On Wednesday we discussed the need to keep an open mind when it comes to the Seahawks and linebackers in the draft. It’s clear they like highly athletic players at the position (Bobby Wagner, Kevin Pierre-Louis, Malcolm Smith) but they also like K.J. Wright — a 6-3, 246lbs bigger linebacker with 4.71 speed.
And then it suddenly occurred to me…
A year ago the Seahawks invited Alabama linebacker Reggie Ragland to the VMAC for a pre-draft visit. It was a weird one at the time because Ragland didn’t test well in the forty, vertical or broad jumps.
You can see how important these visits and workouts are from the list below:
Reminder of unofficial VMAC visits and workout list- pic.twitter.com/CAHknyNW3p
— DAVIS HSU (@DavisHsuSeattle) April 28, 2016
If the Seahawks were visiting with Ragland they were likely interested in drafting him (and were thinking of adding a linebacker last year, not just this year).
Officially he ran a 4.72 at 6-1 and 247lbs, jumped 31.5 inches in the vertical and 9-8 in the broad. He’s as quick as K.J. Wright but less explosive.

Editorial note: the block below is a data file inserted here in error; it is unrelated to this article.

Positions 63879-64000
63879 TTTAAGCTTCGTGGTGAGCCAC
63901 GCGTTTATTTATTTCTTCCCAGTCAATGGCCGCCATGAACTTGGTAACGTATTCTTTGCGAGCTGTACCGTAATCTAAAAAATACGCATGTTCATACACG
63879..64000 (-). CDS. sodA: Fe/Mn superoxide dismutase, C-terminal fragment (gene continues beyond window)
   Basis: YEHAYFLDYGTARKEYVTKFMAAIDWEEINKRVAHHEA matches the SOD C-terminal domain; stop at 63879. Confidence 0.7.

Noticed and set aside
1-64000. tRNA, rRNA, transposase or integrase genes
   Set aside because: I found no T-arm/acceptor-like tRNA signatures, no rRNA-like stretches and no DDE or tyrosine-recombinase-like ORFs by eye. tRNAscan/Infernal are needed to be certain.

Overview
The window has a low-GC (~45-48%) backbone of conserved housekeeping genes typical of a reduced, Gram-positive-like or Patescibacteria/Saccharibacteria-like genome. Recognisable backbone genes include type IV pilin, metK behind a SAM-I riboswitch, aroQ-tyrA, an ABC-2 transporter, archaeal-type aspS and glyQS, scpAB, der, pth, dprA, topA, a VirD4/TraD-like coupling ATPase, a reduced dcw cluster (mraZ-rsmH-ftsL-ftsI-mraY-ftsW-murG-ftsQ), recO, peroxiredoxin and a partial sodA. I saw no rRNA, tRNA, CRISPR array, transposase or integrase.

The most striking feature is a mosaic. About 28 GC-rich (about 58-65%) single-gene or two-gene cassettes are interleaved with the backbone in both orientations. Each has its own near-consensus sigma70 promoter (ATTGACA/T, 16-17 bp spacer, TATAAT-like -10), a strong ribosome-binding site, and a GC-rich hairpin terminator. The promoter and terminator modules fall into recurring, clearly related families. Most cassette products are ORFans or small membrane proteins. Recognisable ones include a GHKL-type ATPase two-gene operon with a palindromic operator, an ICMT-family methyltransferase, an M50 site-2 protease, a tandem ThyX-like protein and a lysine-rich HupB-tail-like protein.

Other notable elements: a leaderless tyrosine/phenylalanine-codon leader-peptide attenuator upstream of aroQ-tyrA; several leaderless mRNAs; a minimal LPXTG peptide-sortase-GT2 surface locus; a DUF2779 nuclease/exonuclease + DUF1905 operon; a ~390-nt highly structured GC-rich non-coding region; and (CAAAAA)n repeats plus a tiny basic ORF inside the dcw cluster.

The drill where he excelled was the short shuttle. Ragland’s 4.28 was the sixth best by a linebacker at the 2016 combine.
It would’ve been the sixth best at the 2017 combine too if he was part of this years draft.
In comparison, K.J. Wright ran a 4.46.
Thumping inside linebacker with throwback size and tonesetting mentality. Ragland is a confident and capable early starter in league who has the temperament to become one of the premier run-stopping inside linebackers in the pro game. Ragland has some coverage and speed limitations, but his instincts and overall awareness should be able to mask those issues.
Ragland didn’t have straight-line speed or explosive traits. He was big, physical and agile. And the Seahawks, seemingly, had some interest.
You know who else ran a 4.28 short shuttle? Bobby Wagner at the Utah State pro-day. Ragland didn’t have Wagner’s speed or explosiveness but he had similar agility.
This could be the test to focus on when judging who the Seahawks might draft at linebacker this year.
Here are the linebacker performers in the short shuttle at the 2017 combine: